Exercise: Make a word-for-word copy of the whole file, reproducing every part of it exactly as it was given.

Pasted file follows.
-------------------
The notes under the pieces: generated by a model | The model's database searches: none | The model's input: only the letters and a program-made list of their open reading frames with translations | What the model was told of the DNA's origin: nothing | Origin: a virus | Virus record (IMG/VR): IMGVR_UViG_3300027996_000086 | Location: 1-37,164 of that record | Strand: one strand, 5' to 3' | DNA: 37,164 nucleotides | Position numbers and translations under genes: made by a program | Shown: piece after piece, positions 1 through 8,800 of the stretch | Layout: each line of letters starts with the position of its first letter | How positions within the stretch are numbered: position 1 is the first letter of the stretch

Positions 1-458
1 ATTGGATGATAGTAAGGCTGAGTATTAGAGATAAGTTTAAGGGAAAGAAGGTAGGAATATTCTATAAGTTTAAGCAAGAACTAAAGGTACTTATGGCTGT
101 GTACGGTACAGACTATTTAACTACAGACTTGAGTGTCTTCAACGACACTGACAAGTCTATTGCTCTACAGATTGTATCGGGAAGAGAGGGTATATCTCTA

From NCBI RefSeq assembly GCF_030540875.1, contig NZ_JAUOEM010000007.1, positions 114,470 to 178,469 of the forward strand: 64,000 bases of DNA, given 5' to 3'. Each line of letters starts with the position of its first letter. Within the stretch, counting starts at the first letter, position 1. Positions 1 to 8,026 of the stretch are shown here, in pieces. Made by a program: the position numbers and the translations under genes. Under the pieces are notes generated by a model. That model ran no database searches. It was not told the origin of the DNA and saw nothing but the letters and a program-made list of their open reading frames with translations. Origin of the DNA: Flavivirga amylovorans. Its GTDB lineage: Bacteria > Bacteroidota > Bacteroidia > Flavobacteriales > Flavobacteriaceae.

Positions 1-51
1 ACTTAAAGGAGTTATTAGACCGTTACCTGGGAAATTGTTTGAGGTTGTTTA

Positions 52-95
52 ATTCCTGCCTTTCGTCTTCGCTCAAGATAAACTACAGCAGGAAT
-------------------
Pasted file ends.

The notes under the pieces: generated by a model | The model's database searches: none | The model's input: only the letters and a program-made list of their open reading frames with translations | What the model was told of the DNA's origin: nothing | Origin: a virus | Virus record (IMG/VR): IMGVR_UViG_3300027996_000086 | Location: 1-37,164 of that record | Strand: one strand, 5' to 3' | DNA: 37,164 nucleotides | Position numbers and translations under genes: made by a program | Shown: piece after piece, positions 1 through 8,800 of the stretch | Layout: each line of letters starts with the position of its first letter | How positions within the stretch are numbered: position 1 is the first letter of the stretch

Positions 1-458
1 ATTGGATGATAGTAAGGCTGAGTATTAGAGATAAGTTTAAGGGAAAGAAGGTAGGAATATTCTATAAGTTTAAGCAAGAACTAAAGGTACTTATGGCTGT
101 GTACGGTACAGACTATTTAACTACAGACTTGAGTGTCTTCAACGACACTGACAAGTCTATTGCTCTACAGATTGTATCGGGAAGAGAGGGTATATCTCTA

From NCBI RefSeq assembly GCF_030540875.1, contig NZ_JAUOEM010000007.1, positions 114,470 to 178,469 of the forward strand: 64,000 bases of DNA, given 5' to 3'. Each line of letters starts with the position of its first letter. Within the stretch, counting starts at the first letter, position 1. Positions 1 to 8,026 of the stretch are shown here, in pieces. Made by a program: the position numbers and the translations under genes. Under the pieces are notes generated by a model. That model ran no database searches. It was not told the origin of the DNA and saw nothing but the letters and a program-made list of their open reading frames with translations. Origin of the DNA: Flavivirga amylovorans. Its GTDB lineage: Bacteria > Bacteroidota > Bacteroidia > Flavobacteriales > Flavobacteriaceae.

Positions 1-51
1 ACTTAAAGGAGTTATTAGACCGTTACCTGGGAAATTGTTTGAGGTTGTTTA

Positions 52-95
52 ATTCCTGCCTTTCGTCTTCGCTCAAGATAAACTACAGCAGGAAT